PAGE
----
A writer. Not an author

A woman wearing black-rimmed glasses and an orange scarf sits at a table behind an open laptop computer. There is a digital camera on the table and a sign with social media icons and the text 'follow us'. The woman is looking out and smiling.

Two things happened today which crystallized something for me.

One

I hitched a ride to a radiology clinic for a steroid shot in my hip. Long walks are painful lately and physiotherapy offers diminishing returns. So I agreed to a jab of cortisone deep in the bursa, a procedure preventing me from driving myself.

(The hip still aches as I type, with one thumb and a forefinger – arthritis has a lot to answer for.)

My Uber driver was a talker. In the ten minutes it took to reach the destination he’d covered the Salem witch burnings, trench warfare and JK Rowling’s impact on popular culture.

We arrived at JK Rowling via his question “what do you do for a living?” I had my laptop with me so I suppose it was a natural segue from Salem.

I don’t mind a chat, so responded “I’m a writer and I work in marketing”. But, as is often the case, he took the word ‘writer’ and sprinted to the realm of fiction, giving me his hot take on themes ripe for exploration.

I’m glad I live close to the medical centre.

It’s tiresome when people respond to my job description by asking for published titles. I’ve never said I’m an author, a subtle but real distinction. Yet claiming to be a writer seems to imply I live on royalties. I find myself defending the word, justifying the claim in the absence of hardcover proof. It’s tempting to drop the noun, which clearly confuses people. Perhaps I should reply simply with my current job title, or say I’m a copywriter (and then find myself explaining that role). But these suggestions bring me, in a very round about way, to my point.

Many formal qualifications grace my resume. Bachelors of Arts and Laws, Masters of Public Administration and another sneaky post-grad in journalism. None of the years spent in lecture theatres pointed to a future in marketing. Yet this is where I live now, as a strategic communication consultant, and I’m happy to be here.

Most recently the University of YouTube and Google Grad School have taught me how to build websites, segment email audiences and know why and when to invest in SEO. I respect data and am in awe of the clever people who know how to gather, interpret and use it. And as for graphic design? I worship at its alter and yearn to grasp kern, colour and 2D like my creative colleagues.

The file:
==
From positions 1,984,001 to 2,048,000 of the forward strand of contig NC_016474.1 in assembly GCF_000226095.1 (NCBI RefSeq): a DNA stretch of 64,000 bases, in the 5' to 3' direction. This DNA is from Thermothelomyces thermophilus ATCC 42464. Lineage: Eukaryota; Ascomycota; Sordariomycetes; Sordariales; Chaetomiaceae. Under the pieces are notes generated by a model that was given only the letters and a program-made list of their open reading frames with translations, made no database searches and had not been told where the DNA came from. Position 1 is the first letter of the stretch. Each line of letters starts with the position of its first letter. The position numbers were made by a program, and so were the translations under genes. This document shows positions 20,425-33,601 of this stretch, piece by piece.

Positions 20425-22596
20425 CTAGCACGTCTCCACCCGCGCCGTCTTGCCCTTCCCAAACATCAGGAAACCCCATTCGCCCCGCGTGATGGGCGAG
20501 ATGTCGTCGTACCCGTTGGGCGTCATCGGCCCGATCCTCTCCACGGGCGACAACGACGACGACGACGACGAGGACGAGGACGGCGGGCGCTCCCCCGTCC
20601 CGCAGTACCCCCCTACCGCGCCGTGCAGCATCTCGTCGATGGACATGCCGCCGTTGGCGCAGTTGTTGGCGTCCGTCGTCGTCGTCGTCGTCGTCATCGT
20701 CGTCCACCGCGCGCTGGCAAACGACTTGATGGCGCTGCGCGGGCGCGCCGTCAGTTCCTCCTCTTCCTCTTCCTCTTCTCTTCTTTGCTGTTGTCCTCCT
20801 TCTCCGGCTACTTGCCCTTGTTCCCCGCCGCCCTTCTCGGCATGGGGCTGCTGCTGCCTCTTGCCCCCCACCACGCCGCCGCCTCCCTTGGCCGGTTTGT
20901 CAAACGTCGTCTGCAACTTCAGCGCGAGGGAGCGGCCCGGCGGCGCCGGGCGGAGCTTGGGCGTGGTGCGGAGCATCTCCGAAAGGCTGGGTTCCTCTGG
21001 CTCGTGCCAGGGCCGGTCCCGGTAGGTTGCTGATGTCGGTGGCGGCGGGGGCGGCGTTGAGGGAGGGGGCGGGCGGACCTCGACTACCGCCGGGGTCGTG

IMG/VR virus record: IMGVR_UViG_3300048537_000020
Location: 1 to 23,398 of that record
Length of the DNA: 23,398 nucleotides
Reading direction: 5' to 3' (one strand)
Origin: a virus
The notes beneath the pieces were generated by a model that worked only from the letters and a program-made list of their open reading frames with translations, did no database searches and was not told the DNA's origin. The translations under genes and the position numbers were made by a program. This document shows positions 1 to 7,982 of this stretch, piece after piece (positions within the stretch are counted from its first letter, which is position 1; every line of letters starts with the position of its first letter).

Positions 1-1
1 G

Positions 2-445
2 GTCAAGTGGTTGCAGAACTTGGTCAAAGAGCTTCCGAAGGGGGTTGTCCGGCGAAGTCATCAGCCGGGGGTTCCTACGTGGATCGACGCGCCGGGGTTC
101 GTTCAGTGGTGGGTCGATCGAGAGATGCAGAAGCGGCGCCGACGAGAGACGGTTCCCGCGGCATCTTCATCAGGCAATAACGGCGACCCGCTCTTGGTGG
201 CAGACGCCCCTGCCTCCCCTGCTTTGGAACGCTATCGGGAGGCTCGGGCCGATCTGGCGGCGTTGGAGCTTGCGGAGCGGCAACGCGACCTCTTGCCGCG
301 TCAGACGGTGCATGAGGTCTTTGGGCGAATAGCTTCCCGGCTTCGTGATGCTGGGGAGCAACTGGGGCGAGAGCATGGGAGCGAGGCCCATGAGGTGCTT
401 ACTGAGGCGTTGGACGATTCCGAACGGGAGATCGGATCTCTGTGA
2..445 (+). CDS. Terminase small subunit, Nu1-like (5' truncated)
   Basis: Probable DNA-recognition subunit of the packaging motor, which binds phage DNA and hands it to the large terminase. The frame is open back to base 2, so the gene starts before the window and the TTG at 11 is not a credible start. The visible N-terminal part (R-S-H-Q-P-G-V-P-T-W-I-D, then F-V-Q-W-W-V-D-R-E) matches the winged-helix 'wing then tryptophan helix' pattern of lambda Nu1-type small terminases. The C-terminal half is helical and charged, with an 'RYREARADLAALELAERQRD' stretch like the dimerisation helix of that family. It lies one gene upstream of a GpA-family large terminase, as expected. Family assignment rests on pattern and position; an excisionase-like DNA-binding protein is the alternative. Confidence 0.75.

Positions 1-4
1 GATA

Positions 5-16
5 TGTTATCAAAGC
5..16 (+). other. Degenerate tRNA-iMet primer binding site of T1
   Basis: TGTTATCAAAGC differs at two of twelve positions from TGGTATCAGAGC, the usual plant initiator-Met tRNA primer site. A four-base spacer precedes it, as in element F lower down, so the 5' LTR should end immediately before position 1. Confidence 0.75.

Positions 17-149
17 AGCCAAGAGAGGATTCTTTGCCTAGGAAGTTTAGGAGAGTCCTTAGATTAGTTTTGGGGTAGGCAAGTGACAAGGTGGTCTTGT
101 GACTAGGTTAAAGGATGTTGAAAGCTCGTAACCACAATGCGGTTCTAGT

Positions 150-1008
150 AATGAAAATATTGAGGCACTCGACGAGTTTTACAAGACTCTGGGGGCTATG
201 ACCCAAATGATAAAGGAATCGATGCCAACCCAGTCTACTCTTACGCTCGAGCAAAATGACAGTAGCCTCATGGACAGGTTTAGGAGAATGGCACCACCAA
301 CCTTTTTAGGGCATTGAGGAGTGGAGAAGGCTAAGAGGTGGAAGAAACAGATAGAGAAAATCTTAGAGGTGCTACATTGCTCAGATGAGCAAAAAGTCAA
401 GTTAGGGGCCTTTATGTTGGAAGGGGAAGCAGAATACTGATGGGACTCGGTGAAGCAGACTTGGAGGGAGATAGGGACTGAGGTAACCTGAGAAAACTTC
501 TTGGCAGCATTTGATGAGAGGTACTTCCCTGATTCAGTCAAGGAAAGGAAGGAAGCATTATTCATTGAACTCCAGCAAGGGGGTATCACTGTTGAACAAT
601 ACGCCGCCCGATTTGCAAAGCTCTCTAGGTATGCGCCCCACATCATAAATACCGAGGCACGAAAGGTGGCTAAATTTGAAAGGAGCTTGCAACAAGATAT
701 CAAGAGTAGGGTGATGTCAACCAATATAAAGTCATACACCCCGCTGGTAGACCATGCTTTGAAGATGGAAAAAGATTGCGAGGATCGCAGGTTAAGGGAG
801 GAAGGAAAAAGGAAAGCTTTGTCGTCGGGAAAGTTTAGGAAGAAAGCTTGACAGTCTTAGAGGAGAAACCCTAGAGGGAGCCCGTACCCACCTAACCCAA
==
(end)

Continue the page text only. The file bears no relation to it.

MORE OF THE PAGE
A woman wearing black-rimmed glasses and an orange scarf sits at a table behind an open laptop computer. There is a digital camera on the table and a sign with social media icons and the text 'follow us'. The woman is looking out and smiling.
I studied and practised social media for years as a volunteer, telling other people’s stories

But here is why I’ll always say “I’m a writer and I work in marketing”.

Two

Today, officially, I didn’t work. Even so, I lugged my laptop to the radiology clinic to write while I waited, and continued to tap away for hours afterwards, long into an achy Friday night. I had stories to tell and ideas about how to tell them. I needed to write them. Immediately. Not because of deadlines, but because I had to get the words out of my head and into the cloud.

The first piece responded to a big change happening where I work, a change that is unsettling for many of my colleagues. I’d taken some photos and had ideas about how to caption them with messages to reassure and ignite imaginations. So I devised a plan and wrote accordingly.

Then I opened a half-done tender bid, at face value a dull and dry affair, a table of questions and check boxes to inform a selection process. It certainly didn’t allow for wizards, witches and warlocks. But there was still scope for imagination. I read the supporting documents and researched the customer some more, trying to walk a mile in their shoes. I read the past ten annual reports published on our website and dug into the blog archive. I relished the opportunity to flex a rusty muscle pumped often in a past life. The task called for answers that cut through corporate structures, to paint our history and culture and vision with the right facts, presented clearly in well-formed sentences.

Time will tell if I succeeded. But I enjoyed trying. Immensely. By the time I closed my laptop, the take away Chinese food I’d ordered earlier sat soggy on my kitchen bench, lukewarm.

The notion that my words, and my way with words, might earn my organisation new business, is thrilling. Having my name attached to a narrative is not what inspires me to write. Ideas and people and purpose motivate me, and there are days when my fingers itch to do the telling. Being valued and paid for my skills, and given agency to use them, is the pinnacle of my writing journey so far.

Crystal

And therein lies the crystal. It might be a hard sell, but this is my truth.

I’m a writer and I work in marketing.

Angela Bensted is a Brisbane-based freelance writer who likes to listen first and struggle with syntax later. She pitches stories to magazines and helps businesses produce compelling copy for print and online.
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